Author(s): Ng FH, Wong SY, Lam KF, Chu WM, Chan P,
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Abstract BACKGROUND & AIMS: Little is known about the efficacy of H(2)-receptor antagonists in preventing recurrence of aspirin-related peptic ulcers. We compared the efficacy of high-dose famotidine with that of pantoprazole in preventing recurrent symptomatic ulcers/erosions. METHODS: We performed a randomized, double-blind, controlled trial of 160 patients with aspirin-related peptic ulcers/erosions, with or without a history of bleeding. Patients were given either famotidine (40 mg, morning and evening) or pantoprazole (20 mg in the morning and placebo in the evening). All patients continued to receive aspirin (80 mg daily). The primary end point was recurrent dyspeptic or bleeding ulcers/erosions within 48 weeks. RESULTS: A total of 130 patients (81.1\%) completed the study; 13 of 65 patients in the famotidine group reached the primary end point (20.0\%; 95\% one-sided confidence interval [CI] for the risk difference, 0.1184-1.0) compared with 0 of 65 patients in the pantoprazole group (P < .0001, 95\% one-sided CI for the risk difference, 0.1184-1.0). Gastrointestinal bleeding was significantly more common in the famotidine group than the pantoprazole group (7.7\% [5/65] vs 0\% [0/65]; 95\% one-sided CI for the risk difference, 0.0226-1.0; P = .0289), as was recurrent dyspepsia caused by ulcers/erosions (12.3\% [8/65] vs 0\% [0/65]; 95\% one-sided CI for the risk difference, 0.0560-1.0; P = .0031). No patients had ulcer perforation or obstruction. CONCLUSIONS: In patients with aspirin-related peptic ulcers/erosions, high-dose famotidine therapy is inferior to pantoprazole in preventing recurrent dyspeptic or bleeding ulcers/erosions. Copyright 2010 AGA Institute. Published by Elsevier Inc. All rights reserved.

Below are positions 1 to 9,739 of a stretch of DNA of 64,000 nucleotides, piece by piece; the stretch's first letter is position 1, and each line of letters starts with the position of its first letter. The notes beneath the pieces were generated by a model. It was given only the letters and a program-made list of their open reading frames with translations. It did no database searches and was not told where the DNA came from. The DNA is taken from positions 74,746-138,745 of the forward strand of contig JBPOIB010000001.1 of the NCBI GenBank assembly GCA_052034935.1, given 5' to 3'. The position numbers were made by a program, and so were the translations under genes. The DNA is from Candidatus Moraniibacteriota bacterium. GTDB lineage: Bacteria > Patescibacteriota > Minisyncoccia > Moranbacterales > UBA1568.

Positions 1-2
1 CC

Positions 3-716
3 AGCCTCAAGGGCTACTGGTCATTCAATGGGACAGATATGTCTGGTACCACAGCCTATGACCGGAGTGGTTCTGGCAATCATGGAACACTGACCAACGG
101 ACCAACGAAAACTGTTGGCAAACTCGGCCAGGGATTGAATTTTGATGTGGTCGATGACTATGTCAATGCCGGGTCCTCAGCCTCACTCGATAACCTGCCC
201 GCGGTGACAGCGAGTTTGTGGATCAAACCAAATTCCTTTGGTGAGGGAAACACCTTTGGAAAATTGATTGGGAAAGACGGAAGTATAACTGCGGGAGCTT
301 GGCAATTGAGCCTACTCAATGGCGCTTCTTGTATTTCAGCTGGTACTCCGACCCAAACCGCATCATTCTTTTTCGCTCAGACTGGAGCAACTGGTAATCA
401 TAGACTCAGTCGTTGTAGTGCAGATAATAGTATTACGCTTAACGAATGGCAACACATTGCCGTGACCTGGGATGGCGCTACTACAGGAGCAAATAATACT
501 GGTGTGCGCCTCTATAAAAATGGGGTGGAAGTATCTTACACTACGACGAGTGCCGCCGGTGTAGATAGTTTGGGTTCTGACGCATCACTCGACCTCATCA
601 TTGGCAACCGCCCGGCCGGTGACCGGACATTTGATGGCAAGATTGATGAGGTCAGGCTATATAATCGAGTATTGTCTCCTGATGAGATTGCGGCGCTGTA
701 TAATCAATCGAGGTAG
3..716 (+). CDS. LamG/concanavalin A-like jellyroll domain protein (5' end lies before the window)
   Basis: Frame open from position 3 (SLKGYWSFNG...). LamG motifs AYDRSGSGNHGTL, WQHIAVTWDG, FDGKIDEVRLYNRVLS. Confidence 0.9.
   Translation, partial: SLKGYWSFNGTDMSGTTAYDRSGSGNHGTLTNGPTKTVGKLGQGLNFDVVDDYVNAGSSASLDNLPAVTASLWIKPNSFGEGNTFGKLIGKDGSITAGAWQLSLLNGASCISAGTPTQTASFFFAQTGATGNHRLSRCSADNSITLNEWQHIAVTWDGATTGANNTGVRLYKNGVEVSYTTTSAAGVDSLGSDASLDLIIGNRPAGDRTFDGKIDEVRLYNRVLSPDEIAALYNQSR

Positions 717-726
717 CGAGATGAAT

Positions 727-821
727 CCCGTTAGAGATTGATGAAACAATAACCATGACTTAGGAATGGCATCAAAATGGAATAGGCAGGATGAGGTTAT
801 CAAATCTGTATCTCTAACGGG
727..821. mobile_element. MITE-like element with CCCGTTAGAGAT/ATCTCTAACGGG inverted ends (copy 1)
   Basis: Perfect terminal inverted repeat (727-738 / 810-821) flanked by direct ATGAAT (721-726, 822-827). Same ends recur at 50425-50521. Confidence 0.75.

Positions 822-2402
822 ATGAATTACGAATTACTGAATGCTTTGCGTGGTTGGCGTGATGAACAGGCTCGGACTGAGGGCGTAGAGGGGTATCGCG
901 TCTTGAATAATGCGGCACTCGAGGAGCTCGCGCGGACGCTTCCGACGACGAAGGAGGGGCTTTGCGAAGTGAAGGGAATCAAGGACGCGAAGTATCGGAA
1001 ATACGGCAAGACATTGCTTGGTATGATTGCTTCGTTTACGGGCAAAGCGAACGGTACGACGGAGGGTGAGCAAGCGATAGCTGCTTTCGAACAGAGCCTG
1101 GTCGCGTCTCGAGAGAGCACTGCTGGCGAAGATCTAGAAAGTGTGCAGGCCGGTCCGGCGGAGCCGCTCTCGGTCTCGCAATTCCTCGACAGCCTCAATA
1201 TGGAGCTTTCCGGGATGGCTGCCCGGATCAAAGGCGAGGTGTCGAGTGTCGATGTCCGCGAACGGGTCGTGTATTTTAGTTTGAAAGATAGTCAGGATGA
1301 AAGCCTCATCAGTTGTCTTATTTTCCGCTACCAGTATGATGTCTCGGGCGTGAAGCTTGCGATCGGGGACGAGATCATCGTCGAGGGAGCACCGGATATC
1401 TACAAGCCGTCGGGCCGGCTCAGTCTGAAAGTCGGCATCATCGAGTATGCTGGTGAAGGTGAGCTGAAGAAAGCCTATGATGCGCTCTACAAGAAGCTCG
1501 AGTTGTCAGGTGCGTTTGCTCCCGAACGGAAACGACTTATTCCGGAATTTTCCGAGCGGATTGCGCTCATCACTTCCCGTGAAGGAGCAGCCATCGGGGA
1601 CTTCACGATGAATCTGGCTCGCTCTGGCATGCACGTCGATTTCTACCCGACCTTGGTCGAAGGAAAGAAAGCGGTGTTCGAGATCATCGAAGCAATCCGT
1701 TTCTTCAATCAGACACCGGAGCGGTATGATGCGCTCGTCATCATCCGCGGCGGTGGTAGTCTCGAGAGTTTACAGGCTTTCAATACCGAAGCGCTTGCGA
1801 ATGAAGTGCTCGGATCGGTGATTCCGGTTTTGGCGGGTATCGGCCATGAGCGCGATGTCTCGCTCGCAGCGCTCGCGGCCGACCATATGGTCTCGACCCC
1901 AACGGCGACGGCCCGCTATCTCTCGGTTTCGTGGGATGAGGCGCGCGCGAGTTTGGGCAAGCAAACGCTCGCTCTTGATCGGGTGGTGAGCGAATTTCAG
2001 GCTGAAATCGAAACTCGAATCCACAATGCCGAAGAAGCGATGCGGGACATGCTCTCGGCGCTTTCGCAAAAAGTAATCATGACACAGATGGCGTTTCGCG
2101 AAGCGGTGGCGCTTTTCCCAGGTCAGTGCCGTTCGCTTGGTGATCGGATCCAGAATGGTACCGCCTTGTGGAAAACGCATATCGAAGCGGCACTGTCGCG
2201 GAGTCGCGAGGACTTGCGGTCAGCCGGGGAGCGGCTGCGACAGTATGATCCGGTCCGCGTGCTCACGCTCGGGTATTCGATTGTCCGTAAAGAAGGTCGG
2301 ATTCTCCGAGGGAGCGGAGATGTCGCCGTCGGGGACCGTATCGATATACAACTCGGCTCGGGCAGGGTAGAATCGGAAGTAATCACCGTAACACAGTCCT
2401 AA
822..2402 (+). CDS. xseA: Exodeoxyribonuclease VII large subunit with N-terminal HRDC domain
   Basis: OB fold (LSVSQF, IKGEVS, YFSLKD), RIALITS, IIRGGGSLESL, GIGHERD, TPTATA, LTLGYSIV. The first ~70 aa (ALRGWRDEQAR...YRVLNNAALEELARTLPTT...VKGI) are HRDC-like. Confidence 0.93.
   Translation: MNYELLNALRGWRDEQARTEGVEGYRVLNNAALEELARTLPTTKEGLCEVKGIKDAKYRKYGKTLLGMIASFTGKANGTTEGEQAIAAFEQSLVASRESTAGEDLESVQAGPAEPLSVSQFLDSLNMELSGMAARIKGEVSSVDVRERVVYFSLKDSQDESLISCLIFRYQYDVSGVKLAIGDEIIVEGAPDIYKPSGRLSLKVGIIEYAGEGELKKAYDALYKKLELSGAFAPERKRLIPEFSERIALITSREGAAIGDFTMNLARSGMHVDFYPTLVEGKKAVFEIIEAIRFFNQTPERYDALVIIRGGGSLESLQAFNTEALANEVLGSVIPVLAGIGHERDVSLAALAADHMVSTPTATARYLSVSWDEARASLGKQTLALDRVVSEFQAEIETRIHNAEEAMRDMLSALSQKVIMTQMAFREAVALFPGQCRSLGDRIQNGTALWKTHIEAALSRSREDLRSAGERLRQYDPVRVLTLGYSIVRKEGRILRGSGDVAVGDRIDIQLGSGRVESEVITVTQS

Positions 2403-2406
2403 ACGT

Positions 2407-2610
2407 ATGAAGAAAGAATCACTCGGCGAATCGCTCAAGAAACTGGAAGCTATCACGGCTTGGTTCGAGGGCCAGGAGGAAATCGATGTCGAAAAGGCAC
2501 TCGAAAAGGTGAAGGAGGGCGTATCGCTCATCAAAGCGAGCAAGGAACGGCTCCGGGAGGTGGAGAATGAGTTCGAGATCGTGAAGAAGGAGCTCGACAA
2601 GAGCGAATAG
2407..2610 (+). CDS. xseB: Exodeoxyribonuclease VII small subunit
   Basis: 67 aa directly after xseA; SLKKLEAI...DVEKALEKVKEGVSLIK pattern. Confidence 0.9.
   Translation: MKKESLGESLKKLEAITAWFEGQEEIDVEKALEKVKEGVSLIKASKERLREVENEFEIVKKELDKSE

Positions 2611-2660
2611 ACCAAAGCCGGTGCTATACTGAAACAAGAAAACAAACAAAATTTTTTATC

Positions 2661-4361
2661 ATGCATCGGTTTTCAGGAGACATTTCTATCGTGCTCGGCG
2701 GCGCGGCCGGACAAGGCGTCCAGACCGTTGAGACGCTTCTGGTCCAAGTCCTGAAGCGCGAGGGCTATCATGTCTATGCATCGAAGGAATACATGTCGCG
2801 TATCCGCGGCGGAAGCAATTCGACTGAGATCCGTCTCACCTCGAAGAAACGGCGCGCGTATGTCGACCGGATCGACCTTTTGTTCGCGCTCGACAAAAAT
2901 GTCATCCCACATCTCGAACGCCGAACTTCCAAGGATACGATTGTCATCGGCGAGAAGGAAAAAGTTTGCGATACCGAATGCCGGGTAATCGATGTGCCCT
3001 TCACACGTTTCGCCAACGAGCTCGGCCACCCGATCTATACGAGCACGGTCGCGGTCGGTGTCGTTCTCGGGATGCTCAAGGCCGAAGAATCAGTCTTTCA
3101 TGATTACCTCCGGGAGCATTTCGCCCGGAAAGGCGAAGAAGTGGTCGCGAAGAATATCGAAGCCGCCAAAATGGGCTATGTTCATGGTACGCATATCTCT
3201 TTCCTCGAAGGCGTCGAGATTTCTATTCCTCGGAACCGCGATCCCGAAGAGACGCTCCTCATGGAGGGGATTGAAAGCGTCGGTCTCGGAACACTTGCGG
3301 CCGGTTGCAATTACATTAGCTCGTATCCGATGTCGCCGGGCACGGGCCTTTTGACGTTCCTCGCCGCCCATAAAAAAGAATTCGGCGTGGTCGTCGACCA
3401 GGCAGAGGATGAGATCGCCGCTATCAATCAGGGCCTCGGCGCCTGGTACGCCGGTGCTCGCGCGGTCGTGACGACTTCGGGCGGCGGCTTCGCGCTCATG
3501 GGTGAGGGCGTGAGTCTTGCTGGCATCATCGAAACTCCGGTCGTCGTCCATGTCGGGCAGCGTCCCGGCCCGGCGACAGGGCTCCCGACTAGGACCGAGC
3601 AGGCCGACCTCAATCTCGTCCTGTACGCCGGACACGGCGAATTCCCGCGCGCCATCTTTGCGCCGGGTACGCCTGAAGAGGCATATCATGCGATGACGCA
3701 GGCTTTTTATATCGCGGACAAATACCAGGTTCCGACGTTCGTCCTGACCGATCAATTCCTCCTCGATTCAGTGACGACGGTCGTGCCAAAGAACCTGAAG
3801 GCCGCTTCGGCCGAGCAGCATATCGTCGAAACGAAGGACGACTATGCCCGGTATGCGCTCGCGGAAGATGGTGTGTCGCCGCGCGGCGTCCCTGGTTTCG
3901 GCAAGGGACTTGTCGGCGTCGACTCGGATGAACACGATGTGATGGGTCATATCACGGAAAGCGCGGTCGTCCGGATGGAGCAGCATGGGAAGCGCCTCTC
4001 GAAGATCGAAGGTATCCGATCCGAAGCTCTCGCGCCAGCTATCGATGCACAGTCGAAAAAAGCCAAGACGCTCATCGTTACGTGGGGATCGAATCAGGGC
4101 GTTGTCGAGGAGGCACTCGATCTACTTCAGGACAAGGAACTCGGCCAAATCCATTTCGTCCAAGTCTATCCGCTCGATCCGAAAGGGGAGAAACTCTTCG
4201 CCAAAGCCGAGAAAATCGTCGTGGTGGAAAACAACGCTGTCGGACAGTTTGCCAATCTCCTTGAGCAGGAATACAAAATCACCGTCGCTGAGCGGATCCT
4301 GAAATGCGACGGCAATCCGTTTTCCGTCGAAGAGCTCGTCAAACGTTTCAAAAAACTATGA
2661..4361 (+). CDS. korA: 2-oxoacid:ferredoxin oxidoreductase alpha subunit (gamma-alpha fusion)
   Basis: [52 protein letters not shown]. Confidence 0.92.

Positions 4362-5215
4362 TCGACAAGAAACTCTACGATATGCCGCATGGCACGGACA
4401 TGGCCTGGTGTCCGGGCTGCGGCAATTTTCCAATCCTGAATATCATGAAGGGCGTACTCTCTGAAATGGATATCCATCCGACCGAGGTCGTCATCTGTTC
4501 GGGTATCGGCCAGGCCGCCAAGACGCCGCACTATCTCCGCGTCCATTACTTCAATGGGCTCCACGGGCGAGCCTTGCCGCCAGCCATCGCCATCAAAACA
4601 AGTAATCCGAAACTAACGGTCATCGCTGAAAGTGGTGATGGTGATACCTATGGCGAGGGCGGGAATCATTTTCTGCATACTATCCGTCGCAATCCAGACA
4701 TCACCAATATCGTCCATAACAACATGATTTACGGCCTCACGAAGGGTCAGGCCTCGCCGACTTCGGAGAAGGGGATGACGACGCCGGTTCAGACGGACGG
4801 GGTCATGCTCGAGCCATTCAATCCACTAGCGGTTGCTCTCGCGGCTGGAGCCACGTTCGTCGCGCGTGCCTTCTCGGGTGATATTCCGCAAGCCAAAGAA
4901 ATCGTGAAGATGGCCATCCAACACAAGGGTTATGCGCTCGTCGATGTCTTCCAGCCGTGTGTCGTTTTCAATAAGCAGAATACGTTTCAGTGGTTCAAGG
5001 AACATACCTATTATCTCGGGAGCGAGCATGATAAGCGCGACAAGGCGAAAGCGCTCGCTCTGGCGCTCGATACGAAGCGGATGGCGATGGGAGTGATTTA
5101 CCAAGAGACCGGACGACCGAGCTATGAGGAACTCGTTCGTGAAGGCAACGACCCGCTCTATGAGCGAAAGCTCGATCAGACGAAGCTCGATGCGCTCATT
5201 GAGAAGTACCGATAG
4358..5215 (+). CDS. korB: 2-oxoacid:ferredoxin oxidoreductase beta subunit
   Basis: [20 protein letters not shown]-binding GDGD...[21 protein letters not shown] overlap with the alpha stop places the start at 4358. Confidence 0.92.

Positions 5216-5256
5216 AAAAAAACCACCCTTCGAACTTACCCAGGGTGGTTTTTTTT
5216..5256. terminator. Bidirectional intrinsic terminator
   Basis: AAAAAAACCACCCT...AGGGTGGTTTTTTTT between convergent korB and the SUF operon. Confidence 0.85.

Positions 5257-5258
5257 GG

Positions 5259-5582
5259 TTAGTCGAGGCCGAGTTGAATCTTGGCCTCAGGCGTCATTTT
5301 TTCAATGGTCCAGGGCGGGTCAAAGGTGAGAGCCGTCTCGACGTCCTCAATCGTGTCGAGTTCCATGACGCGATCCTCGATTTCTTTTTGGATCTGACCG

This article was published in Gastroenterology
and referenced in Journal of Blood Disorders & Transfusion